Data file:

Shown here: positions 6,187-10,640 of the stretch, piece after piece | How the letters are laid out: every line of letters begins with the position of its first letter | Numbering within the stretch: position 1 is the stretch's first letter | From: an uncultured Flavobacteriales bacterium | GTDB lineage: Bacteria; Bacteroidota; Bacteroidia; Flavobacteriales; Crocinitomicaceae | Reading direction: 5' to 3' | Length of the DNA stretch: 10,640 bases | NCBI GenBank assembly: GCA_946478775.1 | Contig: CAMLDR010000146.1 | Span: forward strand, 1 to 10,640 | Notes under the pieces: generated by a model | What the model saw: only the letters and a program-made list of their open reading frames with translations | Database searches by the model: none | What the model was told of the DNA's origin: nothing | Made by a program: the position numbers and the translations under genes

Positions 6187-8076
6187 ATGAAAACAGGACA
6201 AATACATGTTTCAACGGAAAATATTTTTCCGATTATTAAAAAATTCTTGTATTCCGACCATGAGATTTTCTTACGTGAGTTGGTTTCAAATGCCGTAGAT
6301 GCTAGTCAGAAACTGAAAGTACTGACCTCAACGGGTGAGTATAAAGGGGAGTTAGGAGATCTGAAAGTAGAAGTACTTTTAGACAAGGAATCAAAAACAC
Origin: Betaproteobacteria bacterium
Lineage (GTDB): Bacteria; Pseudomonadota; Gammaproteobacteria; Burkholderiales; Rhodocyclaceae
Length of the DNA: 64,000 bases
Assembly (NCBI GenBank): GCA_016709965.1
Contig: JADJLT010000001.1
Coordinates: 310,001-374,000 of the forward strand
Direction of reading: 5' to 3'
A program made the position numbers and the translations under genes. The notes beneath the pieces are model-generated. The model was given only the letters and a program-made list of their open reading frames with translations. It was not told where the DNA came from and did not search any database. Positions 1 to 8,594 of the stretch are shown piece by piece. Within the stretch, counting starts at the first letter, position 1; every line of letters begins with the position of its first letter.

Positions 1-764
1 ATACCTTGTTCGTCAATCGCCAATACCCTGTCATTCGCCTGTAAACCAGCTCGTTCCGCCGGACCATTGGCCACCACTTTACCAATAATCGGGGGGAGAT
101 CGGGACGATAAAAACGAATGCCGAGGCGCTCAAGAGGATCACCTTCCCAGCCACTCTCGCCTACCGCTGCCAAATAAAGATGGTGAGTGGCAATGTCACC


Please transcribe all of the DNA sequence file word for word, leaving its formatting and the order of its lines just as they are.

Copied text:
Shown here: positions 6,187-10,640 of the stretch, piece after piece | How the letters are laid out: every line of letters begins with the position of its first letter | Numbering within the stretch: position 1 is the stretch's first letter | From: an uncultured Flavobacteriales bacterium | GTDB lineage: Bacteria; Bacteroidota; Bacteroidia; Flavobacteriales; Crocinitomicaceae | Reading direction: 5' to 3' | Length of the DNA stretch: 10,640 bases | NCBI GenBank assembly: GCA_946478775.1 | Contig: CAMLDR010000146.1 | Span: forward strand, 1 to 10,640 | Notes under the pieces: generated by a model | What the model saw: only the letters and a program-made list of their open reading frames with translations | Database searches by the model: none | What the model was told of the DNA's origin: nothing | Made by a program: the position numbers and the translations under genes

Positions 6187-8076
6187 ATGAAAACAGGACA
6201 AATACATGTTTCAACGGAAAATATTTTTCCGATTATTAAAAAATTCTTGTATTCCGACCATGAGATTTTCTTACGTGAGTTGGTTTCAAATGCCGTAGAT
6301 GCTAGTCAGAAACTGAAAGTACTGACCTCAACGGGTGAGTATAAAGGGGAGTTAGGAGATCTGAAAGTAGAAGTACTTTTAGACAAGGAATCAAAAACAC
Origin: Betaproteobacteria bacterium
Lineage (GTDB): Bacteria; Pseudomonadota; Gammaproteobacteria; Burkholderiales; Rhodocyclaceae
Length of the DNA: 64,000 bases
Assembly (NCBI GenBank): GCA_016709965.1
Contig: JADJLT010000001.1
Coordinates: 310,001-374,000 of the forward strand
Direction of reading: 5' to 3'
A program made the position numbers and the translations under genes. The notes beneath the pieces are model-generated. The model was given only the letters and a program-made list of their open reading frames with translations. It was not told where the DNA came from and did not search any database. Positions 1 to 8,594 of the stretch are shown piece by piece. Within the stretch, counting starts at the first letter, position 1; every line of letters begins with the position of its first letter.

Positions 1-764
1 ATACCTTGTTCGTCAATCGCCAATACCCTGTCATTCGCCTGTAAACCAGCTCGTTCCGCCGGACCATTGGCCACCACTTTACCAATAATCGGGGGGAGAT
101 CGGGACGATAAAAACGAATGCCGAGGCGCTCAAGAGGATCACCTTCCCAGCCACTCTCGCCTACCGCTGCCAAATAAAGATGGTGAGTGGCAATGTCACC